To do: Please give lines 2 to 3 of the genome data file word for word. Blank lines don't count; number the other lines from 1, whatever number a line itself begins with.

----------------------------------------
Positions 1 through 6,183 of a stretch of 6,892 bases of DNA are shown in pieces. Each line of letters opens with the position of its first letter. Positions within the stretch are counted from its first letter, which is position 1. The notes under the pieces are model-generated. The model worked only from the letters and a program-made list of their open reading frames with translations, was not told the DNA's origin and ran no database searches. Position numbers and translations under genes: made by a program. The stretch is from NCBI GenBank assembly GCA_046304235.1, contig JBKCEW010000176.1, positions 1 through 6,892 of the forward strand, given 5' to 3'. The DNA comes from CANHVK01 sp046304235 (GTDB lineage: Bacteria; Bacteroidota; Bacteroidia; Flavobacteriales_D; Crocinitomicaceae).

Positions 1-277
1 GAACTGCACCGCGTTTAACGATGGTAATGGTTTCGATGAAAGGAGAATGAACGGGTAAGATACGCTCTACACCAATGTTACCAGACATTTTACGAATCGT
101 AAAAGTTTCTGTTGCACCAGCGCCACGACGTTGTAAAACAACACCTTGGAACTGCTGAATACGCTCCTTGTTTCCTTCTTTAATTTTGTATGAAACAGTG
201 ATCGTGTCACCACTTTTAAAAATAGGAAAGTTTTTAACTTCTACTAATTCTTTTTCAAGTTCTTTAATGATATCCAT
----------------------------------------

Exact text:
Positions 1-277
1 GAACTGCACCGCGTTTAACGATGGTAATGGTTTCGATGAAAGGAGAATGAACGGGTAAGATACGCTCTACACCAATGTTACCAGACATTTTACGAATCGT